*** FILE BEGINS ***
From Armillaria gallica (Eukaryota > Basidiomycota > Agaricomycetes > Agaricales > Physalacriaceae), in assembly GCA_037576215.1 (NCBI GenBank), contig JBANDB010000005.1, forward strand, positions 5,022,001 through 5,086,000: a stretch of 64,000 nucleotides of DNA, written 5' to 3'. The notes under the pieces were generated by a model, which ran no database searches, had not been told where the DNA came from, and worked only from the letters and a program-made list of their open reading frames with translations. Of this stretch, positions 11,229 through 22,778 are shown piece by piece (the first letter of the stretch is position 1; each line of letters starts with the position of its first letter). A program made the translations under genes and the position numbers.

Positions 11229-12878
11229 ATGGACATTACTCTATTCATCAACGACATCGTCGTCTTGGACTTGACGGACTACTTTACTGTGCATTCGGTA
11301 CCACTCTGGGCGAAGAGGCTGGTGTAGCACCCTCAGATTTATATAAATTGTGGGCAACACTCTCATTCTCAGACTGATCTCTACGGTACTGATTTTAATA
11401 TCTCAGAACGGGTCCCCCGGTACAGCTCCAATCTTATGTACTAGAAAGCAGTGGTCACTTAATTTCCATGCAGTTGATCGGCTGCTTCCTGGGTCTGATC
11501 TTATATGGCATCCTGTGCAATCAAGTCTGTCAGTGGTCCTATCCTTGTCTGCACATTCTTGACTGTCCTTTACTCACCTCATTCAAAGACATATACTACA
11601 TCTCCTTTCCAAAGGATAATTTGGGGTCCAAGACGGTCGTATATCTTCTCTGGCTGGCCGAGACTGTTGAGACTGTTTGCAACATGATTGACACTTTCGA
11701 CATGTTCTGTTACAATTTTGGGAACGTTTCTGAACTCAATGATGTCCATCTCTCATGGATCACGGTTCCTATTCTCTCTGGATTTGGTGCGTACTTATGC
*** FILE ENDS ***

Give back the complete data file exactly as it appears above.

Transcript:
From Armillaria gallica (Eukaryota > Basidiomycota > Agaricomycetes > Agaricales > Physalacriaceae), in assembly GCA_037576215.1 (NCBI GenBank), contig JBANDB010000005.1, forward strand, positions 5,022,001 through 5,086,000: a stretch of 64,000 nucleotides of DNA, written 5' to 3'. The notes under the pieces were generated by a model, which ran no database searches, had not been told where the DNA came from, and worked only from the letters and a program-made list of their open reading frames with translations. Of this stretch, positions 11,229 through 22,778 are shown piece by piece (the first letter of the stretch is position 1; each line of letters starts with the position of its first letter). A program made the translations under genes and the position numbers.

Positions 11229-12878
11229 ATGGACATTACTCTATTCATCAACGACATCGTCGTCTTGGACTTGACGGACTACTTTACTGTGCATTCGGTA
11301 CCACTCTGGGCGAAGAGGCTGGTGTAGCACCCTCAGATTTATATAAATTGTGGGCAACACTCTCATTCTCAGACTGATCTCTACGGTACTGATTTTAATA
11401 TCTCAGAACGGGTCCCCCGGTACAGCTCCAATCTTATGTACTAGAAAGCAGTGGTCACTTAATTTCCATGCAGTTGATCGGCTGCTTCCTGGGTCTGATC
11501 TTATATGGCATCCTGTGCAATCAAGTCTGTCAGTGGTCCTATCCTTGTCTGCACATTCTTGACTGTCCTTTACTCACCTCATTCAAAGACATATACTACA
11601 TCTCCTTTCCAAAGGATAATTTGGGGTCCAAGACGGTCGTATATCTTCTCTGGCTGGCCGAGACTGTTGAGACTGTTTGCAACATGATTGACACTTTCGA
11701 CATGTTCTGTTACAATTTTGGGAACGTTTCTGAACTCAATGATGTCCATCTCTCATGGATCACGGTTCCTATTCTCTCTGGATTTGGTGCGTACTTATGC